When we think about hip-hop today, it is usually associated with the hottest artists right now. Musicians such as Juice WRLD, 6ix9ine, and Future fill the minds of hip-hop heads across the globe. Dawggone Davis, however, challenges this idea with a collection of heartfelt and funny tracks on this mostly spoken-word EP. While not every track is a standout one, the witty lyrical ingenuity of Davis coupled with the production of Euro instrumentalist Helmutt Wolf makes for an enjoyable comedic experience overall.
An element of thematic spoken word permeates In The Dawg Pound, illustrated clearly in the tracks “Forever Music” and “Butt on Fiya.” “Forever Music” pays homage to great musicians of the past, as far as Bach, while also delivering commentary on the commercialism of the music industry. Lyrics such as “Bach isn’t getting royalties because he’s dead” are delivered perfectly, the example given in such a deadpan way that the satire oozes from it. This feels very classical as well within the realm of hip-hop, utilizing old-school R&B 70’s and 80’s beats along with groovy jazz saxophones.
“Butt on Fiya” is a quirky and goofy song with a wavy synth beat. The song is surprisingly empowering, as it mocks her battle with breast cancer in a comedic fashion. Lyrics such as “Cancer took my boobs, now my trees don’t sway” is a soft way to engage her struggle, then dismiss with other passages such as “I got a great butt my boyfriends don’t lie.” The song is a spoken word look on how she sees her silver lining being her “great butt.” Spoken word is not the only delivery of the sound of Dawggone Davis, however.
“Middle-Aged woman, hip-hop style” is a stark contrast from the rest of the spoken-word tracks on the album. With a much smoother and groovier retro beat and a more traditional hip-hop delivery, the track makes itself known amongst the rest of the album. A satire on the current youth-centric themes of today, Davis strikes back with lines such as a spicy “I can get down with the bitches and hoes!” It feels almost like a call-out, a proclamation of the genres reach and how it can be enjoyed by anyone of any age. Other lines such as such as “bump n grind at a teenage rave” followed by “feel the upper lip shaved” have such a smooth flow and casual delivery that the joke may not hit you immediately through your grooving.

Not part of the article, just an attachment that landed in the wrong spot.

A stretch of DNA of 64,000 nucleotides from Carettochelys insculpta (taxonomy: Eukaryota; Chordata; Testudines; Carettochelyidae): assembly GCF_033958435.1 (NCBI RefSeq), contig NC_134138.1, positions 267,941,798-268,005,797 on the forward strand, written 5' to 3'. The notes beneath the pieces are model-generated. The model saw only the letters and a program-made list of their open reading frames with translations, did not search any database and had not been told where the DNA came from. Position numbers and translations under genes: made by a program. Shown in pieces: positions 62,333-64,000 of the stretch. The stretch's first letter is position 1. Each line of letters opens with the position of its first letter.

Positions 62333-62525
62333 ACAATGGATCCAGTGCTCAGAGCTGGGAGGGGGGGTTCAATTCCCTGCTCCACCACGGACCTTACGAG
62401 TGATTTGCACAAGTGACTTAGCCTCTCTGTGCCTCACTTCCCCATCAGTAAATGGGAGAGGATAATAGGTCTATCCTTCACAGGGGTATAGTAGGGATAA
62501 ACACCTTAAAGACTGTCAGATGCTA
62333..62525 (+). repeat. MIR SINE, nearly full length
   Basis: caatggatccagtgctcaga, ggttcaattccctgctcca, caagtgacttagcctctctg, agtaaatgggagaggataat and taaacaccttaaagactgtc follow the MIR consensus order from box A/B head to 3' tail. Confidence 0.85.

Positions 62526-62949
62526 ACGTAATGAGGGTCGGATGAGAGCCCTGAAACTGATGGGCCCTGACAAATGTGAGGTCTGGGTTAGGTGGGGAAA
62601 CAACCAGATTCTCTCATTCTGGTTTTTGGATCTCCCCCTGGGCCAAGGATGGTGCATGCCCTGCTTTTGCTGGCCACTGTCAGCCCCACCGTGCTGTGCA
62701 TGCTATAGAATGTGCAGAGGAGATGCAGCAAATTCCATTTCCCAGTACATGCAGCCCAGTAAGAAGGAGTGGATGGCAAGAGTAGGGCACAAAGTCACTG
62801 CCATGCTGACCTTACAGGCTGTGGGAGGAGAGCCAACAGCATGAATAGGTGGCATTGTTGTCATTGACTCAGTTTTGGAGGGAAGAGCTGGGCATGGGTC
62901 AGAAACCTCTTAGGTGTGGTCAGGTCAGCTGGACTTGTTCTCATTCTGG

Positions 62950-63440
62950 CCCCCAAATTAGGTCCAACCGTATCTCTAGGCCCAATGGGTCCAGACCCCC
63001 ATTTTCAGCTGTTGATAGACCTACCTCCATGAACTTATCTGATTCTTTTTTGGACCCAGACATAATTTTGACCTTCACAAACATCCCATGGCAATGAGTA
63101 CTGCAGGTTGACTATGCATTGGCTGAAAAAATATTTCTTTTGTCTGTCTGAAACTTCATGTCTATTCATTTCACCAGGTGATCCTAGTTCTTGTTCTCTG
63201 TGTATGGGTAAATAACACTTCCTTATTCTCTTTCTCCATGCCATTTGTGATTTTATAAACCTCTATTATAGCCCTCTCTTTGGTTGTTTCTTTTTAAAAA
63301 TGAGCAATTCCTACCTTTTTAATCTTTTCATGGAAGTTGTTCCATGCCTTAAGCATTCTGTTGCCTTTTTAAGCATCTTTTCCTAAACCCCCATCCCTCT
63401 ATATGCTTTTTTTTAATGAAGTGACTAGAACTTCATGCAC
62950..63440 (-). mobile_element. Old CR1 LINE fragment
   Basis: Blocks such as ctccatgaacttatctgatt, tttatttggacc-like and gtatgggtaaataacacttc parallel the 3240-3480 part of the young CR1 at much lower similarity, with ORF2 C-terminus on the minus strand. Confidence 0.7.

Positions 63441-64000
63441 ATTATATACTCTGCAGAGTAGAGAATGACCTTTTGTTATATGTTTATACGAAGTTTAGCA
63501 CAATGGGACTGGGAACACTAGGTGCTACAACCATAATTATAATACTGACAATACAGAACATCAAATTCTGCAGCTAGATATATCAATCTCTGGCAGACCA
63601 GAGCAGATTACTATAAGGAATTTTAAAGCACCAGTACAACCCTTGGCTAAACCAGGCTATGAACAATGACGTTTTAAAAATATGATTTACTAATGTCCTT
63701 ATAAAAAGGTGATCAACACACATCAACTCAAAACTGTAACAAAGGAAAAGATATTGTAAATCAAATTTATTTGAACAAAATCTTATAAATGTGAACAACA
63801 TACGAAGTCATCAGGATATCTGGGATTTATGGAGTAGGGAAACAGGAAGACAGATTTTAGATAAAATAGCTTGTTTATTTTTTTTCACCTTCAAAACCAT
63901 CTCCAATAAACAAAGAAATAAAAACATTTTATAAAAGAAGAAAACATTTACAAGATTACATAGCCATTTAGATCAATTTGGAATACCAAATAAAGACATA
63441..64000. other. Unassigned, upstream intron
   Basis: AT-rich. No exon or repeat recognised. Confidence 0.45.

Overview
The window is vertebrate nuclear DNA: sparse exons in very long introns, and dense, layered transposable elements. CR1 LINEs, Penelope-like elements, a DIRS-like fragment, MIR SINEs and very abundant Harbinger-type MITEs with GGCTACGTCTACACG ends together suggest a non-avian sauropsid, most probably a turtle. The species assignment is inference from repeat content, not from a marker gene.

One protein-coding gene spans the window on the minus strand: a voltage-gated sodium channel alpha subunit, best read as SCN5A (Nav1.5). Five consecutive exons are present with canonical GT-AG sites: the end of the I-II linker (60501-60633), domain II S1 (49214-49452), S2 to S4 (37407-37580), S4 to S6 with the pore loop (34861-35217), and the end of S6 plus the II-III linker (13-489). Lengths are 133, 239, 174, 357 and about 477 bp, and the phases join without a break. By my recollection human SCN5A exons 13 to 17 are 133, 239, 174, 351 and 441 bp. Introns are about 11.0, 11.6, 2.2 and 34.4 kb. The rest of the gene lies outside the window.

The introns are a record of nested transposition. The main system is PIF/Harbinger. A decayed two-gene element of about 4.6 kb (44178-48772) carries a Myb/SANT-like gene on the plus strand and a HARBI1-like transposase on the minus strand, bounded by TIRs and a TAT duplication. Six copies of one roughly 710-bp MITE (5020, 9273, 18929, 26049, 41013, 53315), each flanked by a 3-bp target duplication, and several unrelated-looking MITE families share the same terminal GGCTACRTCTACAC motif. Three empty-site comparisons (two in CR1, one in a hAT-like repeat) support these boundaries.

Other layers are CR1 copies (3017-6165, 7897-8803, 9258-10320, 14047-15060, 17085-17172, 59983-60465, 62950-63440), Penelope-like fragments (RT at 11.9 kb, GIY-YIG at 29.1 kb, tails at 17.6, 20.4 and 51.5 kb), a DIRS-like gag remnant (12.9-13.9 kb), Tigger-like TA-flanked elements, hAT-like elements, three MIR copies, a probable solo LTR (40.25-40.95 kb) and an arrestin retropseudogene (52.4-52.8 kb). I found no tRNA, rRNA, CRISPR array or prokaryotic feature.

Overall, this EP is not for the more serious fan of hip-hop. Despite the superb instrumental arrangements that go back to the days of early hip-hop or R&B, the spoken word style and the satirical edge it carries may not be to your liking. If you are currently into Trippie Redd or the aforementioned Juice WRLD, you may not appreciate all this record has to offer. However this records sense of undeniable charm, heart and genuine comedy make it shine through concepts that some may not be used to in Hip-hop today.